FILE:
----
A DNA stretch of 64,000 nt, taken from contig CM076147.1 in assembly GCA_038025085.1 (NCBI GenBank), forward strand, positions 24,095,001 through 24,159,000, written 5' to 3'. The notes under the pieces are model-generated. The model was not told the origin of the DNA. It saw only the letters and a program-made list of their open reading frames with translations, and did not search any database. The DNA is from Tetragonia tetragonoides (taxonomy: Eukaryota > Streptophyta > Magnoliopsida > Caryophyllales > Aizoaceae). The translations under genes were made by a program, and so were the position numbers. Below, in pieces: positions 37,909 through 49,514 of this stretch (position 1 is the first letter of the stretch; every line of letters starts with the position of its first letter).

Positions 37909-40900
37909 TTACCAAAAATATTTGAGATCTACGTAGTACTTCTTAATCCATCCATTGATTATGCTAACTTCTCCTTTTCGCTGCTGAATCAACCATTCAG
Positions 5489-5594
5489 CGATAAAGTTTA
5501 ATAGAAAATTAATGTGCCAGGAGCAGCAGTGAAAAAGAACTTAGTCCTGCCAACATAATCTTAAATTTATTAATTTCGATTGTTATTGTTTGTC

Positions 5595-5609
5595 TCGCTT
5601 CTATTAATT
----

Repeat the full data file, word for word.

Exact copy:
A DNA stretch of 64,000 nt, taken from contig CM076147.1 in assembly GCA_038025085.1 (NCBI GenBank), forward strand, positions 24,095,001 through 24,159,000, written 5' to 3'. The notes under the pieces are model-generated. The model was not told the origin of the DNA. It saw only the letters and a program-made list of their open reading frames with translations, and did not search any database. The DNA is from Tetragonia tetragonoides (taxonomy: Eukaryota > Streptophyta > Magnoliopsida > Caryophyllales > Aizoaceae). The translations under genes were made by a program, and so were the position numbers. Below, in pieces: positions 37,909 through 49,514 of this stretch (position 1 is the first letter of the stretch; every line of letters starts with the position of its first letter).

Positions 37909-40900
37909 TTACCAAAAATATTTGAGATCTACGTAGTACTTCTTAATCCATCCATTGATTATGCTAACTTCTCCTTTTCGCTGCTGAATCAACCATTCAG
Positions 5489-5594
5489 CGATAAAGTTTA
5501 ATAGAAAATTAATGTGCCAGGAGCAGCAGTGAAAAAGAACTTAGTCCTGCCAACATAATCTTAAATTTATTAATTTCGATTGTTATTGTTTGTC

Positions 5595-5609
5595 TCGCTT
5601 CTATTAATT